2 thoughts on “a dice is rolled twice. what is the probability of getting a difference of a 2 point?”

Answer:

There are a total of 6 x 6 = 36 possible outcomes when two dice are rolled. Of the 36 possible outcomes, there are 8 outcomes with a difference of 2: (1,3), (3,1), (2,4), (4,2), (3,5), (5,3), (4,6), (6,4). So, the probability of getting the difference of 2 is 8/36 = 2/9.

Do you mean “If a die is …”? That’s what I’ll assume as well as a fair die, fairly tossed/rolled. Also assuming that 2 points means an arithmetic difference of 2 between the two results.

Back to basics – there are 6 equally likely outcomes from the first roll, and the same for the second roll -> 36 equally likely two die outcomes – which are mutually exclusive outcomes. Satisfy yourself of this, and go ahead and write them out. As long as they are written out, mark those of the 36 outcomes which have a difference of 2.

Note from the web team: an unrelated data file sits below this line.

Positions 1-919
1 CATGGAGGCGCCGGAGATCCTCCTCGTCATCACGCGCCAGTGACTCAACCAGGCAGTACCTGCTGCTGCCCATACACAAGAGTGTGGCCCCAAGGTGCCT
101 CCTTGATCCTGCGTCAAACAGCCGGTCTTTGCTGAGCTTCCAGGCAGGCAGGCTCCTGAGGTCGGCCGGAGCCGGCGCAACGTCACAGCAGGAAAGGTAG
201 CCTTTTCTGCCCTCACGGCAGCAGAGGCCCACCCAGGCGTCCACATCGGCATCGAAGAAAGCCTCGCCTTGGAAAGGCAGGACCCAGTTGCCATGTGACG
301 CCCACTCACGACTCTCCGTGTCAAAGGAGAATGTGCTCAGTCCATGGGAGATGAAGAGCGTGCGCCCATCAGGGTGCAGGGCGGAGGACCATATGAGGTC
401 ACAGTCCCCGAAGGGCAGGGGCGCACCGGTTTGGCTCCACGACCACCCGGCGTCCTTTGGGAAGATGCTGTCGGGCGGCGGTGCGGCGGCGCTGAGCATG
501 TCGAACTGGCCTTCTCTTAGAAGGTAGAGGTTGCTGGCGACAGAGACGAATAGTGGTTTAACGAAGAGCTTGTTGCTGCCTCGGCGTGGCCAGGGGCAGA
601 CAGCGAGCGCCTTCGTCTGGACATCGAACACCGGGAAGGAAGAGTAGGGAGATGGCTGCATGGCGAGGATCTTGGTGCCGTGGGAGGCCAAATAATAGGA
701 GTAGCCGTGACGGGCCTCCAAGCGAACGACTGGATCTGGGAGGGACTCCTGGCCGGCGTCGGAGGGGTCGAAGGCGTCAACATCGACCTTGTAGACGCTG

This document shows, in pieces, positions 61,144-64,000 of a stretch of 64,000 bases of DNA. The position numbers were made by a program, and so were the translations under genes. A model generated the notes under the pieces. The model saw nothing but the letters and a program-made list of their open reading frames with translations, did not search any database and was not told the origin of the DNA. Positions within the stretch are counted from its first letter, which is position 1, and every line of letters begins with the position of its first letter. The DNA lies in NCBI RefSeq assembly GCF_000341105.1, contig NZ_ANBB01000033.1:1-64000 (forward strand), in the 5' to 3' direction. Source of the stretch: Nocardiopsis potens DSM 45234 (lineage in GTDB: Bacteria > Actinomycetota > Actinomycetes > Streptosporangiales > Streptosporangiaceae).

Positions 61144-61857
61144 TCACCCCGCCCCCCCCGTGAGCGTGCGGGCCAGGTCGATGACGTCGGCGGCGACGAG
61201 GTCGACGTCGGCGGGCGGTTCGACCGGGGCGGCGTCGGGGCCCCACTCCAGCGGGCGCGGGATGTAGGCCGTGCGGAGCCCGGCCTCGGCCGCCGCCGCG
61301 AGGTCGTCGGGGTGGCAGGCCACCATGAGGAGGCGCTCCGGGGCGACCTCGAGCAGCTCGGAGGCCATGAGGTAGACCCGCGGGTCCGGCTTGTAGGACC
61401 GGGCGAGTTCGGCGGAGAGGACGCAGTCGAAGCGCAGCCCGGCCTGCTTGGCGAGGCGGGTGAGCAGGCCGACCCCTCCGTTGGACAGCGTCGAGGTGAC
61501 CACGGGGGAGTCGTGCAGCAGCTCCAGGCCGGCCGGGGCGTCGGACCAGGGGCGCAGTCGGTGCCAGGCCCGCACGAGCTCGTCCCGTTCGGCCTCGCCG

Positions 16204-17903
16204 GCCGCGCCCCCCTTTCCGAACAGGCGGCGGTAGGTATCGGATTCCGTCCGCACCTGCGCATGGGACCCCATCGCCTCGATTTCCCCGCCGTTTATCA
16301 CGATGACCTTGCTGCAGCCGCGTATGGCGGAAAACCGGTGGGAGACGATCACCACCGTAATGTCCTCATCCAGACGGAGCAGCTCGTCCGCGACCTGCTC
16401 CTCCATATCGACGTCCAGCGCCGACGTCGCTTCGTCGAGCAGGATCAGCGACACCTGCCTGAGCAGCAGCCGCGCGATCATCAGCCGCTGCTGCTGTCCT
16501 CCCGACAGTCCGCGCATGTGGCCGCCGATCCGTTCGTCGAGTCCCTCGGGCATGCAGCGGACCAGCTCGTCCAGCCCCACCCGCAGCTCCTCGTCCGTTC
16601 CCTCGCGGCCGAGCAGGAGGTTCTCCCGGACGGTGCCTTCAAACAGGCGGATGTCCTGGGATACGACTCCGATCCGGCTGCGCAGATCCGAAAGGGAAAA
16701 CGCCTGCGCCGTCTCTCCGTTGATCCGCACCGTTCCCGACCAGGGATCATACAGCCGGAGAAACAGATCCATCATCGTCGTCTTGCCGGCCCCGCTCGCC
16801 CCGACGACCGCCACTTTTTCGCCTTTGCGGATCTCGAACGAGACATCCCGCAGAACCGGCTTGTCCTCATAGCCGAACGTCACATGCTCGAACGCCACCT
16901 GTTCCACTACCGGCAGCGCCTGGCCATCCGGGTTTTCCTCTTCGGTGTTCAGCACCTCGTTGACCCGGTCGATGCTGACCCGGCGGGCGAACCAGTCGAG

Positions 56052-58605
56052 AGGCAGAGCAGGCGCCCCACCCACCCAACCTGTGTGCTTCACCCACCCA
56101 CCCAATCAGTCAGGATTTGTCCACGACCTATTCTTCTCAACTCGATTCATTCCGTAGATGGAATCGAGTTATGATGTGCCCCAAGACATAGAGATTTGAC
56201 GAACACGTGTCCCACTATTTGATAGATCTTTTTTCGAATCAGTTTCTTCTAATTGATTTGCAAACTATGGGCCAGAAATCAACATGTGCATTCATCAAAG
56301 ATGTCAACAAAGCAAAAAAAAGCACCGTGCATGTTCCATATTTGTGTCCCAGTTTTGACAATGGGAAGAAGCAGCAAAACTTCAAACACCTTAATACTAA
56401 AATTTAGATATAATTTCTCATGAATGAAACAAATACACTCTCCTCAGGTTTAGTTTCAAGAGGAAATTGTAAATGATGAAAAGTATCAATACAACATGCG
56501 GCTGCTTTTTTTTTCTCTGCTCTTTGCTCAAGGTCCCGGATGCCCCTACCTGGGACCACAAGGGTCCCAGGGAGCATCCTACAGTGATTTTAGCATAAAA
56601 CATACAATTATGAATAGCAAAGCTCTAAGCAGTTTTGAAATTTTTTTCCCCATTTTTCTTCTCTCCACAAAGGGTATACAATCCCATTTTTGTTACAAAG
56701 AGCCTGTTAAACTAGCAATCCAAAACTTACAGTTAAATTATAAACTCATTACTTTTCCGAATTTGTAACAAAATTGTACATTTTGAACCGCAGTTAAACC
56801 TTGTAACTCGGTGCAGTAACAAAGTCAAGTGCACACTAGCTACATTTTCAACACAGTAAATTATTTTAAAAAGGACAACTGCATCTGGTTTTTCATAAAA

With 36 equally likely outcomes – what is the probability of each? Figure that out. Then count the number of outcomes which have a difference of two points, and then add up their probabilities.

Answer:There are a total of 6 x 6 = 36 possible outcomes when two dice are rolled. Of the 36 possible outcomes, there are 8 outcomes with a difference of 2: (1,3), (3,1), (2,4), (4,2), (3,5), (5,3), (4,6), (6,4). So, the probability of getting the difference of 2 is 8/36 = 2/9.

Answer:Do you mean “If a die is …”? That’s what I’ll assume as well as a fair die, fairly tossed/rolled. Also assuming that 2 points means an arithmetic difference of 2 between the two results.

Back to basics – there are 6 equally likely outcomes from the first roll, and the same for the second roll -> 36 equally likely two die outcomes – which are mutually exclusive outcomes. Satisfy yourself of this, and go ahead and write them out. As long as they are written out, mark those of the 36 outcomes which have a difference of 2.

With 36 equally likely outcomes – what is the probability of each? Figure that out. Then count the number of outcomes which have a difference of two points, and then add up their probabilities.

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